Rockshox Reba RLT 29er

Posted: September 2, 2011 in 2011, Product Reviews
Tags:

The beginning of a product review. This is phase one and I will add to it as I find our more about the product.
P1010537

The box opens to reveal the forks, a shock pump, a (useless) manual, star fangled nut and a spacer plus a sheet of stickers. I can never work this mania for stickers out, needless to say they’ll probably find their way to the bin in short order.

The Shimano shock pump is an old friend. Painted black, with a bleed valve, pressure gauge and a short hose topped off with a Schrader adaptor, it hasn’t changed in years. It has always proved to be reliable and as unexciting as only a pump can be!

The forks themselves come in a sort of glacier white and are colour matched with the crown. The stanchions are sort of an anodised version of a colour I have only ever seen on other forks and an old BMW my Dad had many years ago. Let’s call it metallic bronze. The steerer is matched with the stanchions, a nice touch but totally unnecessary. On first impression the paint job looks to be of a very good quality, nice coverage and it certainly gives the impression of being thick. Time will tell whether it is durable or not.

The brake mount is the now common post mount so if you have the old style IS callipers, you will have to buy an adaptor but this should not put you back more than a fiver.

As usual with Rockshox, the recommended positive and negative pressures are clearly displayed towards the foot of the fork leg. (Note: these figures are a good starting place, you’ll have to play about with them to find out what works best for you.) The valves are to be found in the top and bottom of the left hand leg. Rebound adjustment is in the foot of the right hand leg with the familiar tortoise graphic so rebound adjustment is simple – even for me!

The ‘Gate’ can be adjusted via a knob on the top of the right leg. I can never work out what this is for so more about that when I read it up again! Compression adjustment is via a large dial underneath the ‘Gate’. Interestingly, the serial number is printed, in relief, on the rear of the crown; I have never spotted that before but there again, my last pair of Rebas were about 5 years old and I guess this may have been introduced some time back.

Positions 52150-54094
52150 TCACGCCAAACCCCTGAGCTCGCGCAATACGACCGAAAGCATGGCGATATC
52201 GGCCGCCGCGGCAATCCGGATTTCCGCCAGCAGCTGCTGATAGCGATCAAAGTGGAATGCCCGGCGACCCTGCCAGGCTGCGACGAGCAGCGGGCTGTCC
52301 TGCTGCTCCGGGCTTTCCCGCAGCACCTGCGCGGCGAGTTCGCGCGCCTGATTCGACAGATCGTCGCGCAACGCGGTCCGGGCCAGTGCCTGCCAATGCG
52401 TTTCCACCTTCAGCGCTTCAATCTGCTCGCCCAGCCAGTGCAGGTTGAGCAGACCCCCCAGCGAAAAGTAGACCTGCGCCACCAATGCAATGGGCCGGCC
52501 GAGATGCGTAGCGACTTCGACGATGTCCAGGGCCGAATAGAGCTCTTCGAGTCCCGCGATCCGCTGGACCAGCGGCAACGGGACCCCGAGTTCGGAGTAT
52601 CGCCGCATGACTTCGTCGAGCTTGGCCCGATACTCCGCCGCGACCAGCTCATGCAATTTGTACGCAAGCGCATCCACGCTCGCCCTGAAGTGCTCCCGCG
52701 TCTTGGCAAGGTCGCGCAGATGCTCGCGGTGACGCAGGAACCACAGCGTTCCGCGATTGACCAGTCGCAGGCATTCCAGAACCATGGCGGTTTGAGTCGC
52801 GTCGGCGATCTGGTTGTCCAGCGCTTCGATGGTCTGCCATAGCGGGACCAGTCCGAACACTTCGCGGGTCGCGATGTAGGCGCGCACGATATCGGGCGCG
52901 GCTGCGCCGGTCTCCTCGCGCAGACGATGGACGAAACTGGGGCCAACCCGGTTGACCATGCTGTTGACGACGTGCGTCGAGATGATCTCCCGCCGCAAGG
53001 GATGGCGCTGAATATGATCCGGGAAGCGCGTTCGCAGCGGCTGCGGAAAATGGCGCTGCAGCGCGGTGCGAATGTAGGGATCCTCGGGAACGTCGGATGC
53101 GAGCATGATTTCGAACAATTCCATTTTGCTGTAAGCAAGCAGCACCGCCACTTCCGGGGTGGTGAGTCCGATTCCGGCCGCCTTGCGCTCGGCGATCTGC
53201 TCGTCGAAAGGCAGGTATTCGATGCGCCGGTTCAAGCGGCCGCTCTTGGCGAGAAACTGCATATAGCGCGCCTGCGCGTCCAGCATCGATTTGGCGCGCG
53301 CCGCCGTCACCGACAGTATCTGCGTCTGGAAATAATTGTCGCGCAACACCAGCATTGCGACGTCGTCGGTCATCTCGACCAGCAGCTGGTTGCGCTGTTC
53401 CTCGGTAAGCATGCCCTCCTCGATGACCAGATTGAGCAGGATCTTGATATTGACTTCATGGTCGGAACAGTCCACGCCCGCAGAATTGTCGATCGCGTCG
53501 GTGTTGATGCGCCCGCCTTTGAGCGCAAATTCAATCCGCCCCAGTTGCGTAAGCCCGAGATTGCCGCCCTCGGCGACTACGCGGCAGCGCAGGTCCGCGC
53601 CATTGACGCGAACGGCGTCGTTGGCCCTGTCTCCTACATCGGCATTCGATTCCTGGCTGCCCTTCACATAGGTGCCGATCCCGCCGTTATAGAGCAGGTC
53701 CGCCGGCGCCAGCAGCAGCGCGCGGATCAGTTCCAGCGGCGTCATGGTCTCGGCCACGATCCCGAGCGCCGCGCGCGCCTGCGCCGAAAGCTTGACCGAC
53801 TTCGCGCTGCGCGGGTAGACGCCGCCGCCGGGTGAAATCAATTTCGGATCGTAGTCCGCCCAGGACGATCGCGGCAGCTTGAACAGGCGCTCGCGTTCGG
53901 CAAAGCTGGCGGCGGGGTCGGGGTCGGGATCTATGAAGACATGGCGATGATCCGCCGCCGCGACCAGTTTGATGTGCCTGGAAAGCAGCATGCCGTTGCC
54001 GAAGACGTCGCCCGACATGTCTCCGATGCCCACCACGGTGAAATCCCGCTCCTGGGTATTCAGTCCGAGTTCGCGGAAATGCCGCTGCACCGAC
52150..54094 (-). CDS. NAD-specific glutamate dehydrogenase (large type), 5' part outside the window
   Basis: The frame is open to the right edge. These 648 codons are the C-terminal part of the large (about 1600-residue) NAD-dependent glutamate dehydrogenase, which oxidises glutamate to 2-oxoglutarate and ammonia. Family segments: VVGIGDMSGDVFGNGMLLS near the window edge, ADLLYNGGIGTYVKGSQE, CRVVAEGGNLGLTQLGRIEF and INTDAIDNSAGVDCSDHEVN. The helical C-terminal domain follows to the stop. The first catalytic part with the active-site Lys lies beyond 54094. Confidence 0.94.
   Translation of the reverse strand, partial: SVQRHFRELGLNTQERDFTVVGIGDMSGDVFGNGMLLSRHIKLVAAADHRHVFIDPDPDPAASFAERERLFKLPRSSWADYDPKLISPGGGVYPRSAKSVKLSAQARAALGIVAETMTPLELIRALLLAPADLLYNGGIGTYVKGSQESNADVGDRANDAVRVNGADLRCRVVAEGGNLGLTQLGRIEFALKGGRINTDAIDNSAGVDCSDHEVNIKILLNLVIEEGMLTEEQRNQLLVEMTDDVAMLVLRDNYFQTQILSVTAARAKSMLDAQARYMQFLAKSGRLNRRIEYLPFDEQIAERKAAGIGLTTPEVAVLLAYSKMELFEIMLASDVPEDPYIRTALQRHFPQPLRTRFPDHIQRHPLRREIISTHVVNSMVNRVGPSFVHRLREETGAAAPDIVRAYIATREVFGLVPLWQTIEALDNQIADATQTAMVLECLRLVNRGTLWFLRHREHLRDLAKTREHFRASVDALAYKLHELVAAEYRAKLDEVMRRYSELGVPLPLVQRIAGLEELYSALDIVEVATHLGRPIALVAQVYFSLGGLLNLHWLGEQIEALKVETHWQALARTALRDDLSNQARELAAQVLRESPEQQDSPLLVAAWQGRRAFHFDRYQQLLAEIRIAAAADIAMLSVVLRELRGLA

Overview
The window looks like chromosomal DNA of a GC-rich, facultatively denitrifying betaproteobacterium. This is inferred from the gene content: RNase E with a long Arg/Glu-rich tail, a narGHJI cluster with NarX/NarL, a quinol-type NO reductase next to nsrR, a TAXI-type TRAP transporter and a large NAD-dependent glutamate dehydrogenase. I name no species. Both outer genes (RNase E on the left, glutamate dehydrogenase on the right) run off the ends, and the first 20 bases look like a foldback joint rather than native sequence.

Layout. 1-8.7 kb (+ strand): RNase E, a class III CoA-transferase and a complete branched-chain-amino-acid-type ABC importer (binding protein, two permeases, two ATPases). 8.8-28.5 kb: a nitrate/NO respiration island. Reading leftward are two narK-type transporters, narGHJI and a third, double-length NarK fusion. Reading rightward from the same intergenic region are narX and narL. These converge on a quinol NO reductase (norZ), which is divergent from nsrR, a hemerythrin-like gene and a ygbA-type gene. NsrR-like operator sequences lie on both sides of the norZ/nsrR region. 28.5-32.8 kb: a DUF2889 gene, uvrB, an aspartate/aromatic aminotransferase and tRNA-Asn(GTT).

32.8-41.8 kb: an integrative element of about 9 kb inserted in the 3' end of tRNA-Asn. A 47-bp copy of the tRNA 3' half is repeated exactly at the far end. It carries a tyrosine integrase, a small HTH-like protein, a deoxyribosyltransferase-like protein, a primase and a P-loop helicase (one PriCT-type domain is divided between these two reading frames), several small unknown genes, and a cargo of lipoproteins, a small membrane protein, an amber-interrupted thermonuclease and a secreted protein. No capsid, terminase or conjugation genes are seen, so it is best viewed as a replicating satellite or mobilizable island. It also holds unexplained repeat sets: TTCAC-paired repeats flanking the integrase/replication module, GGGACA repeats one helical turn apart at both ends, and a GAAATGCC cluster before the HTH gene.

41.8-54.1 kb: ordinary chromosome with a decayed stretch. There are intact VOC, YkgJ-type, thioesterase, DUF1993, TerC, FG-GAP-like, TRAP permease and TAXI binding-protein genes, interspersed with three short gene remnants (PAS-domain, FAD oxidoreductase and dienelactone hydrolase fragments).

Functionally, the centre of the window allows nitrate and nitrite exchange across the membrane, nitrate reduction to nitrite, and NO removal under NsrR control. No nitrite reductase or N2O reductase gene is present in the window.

I have been used to Rebas with the U Turn facility, so having to dismantle the fork to adjust travel seems like a bit of a chore to me. Having said that, I do not anticipate running these forks on anything more than 80mm so the 100mm option is a bit unnecessary.

Putting pressure on the forks, they move quite easily and smoothly, producing the familiar Rockshox gurgle as oil moves through the system. This little test is practically pointless as the forks aren’t fitted and have certainly not been pumped up to pressure but hey, who among us (professional mechanics aside) can resist the temptation to do it?

All in all then, a decent job of presentation and initial impressions are favourable. New kit always looks nice though and it isn’t until proper testing has been carried out that you can tell whether it is a dog or not.

This is my third set of Rebas, the previous two were 26 inch versions and proved stiff (enough) reliable (totally) and pretty much fit and forget. My last pair were not serviced for a while and although I kept the seals scrupulously clean after every ride, I was expecting some serous tlc would be required when I took them in for a service. To my surprise, the seals were in tip top condition, the oil was clean as a whistle and the stanchions unmarked with no signs of wear anywhere. For a five year old set of forks this is pretty damned good. My LBS replaced the oil (because they had the forks apart anyway) and reassembled them. Apart from coming back running as smooth as butter, they were my old forks, oh yes, and the lockout had been sorted (it wasn’t that good from day one). If these forks are anywhere near as good I will be a very happy bunny.

The frame will be here next week so I’ll aim to build the bike up and wil post my first impressions as soon as I have any.

EDIT: The ‘Gate’ or “Floodgate” I referred to earlier is a sort of blow-off valve. When you have the forks locked out, it determines when the impact is sufficient to allow movement in the fork. There seems to be reams of information (or people seeking information) about this on the web and to be honest, it is all pretty confusing. Once fitted, I’ll play about and see what works best for me….unless of course, anyone reading this would care to comment?

Advertisements

Leave a Reply

Fill in your details below or click an icon to log in:

WordPress.com Logo

You are commenting using your WordPress.com account. Log Out / Change )

Twitter picture

You are commenting using your Twitter account. Log Out / Change )

Facebook photo

You are commenting using your Facebook account. Log Out / Change )

Google+ photo

You are commenting using your Google+ account. Log Out / Change )

Connecting to %s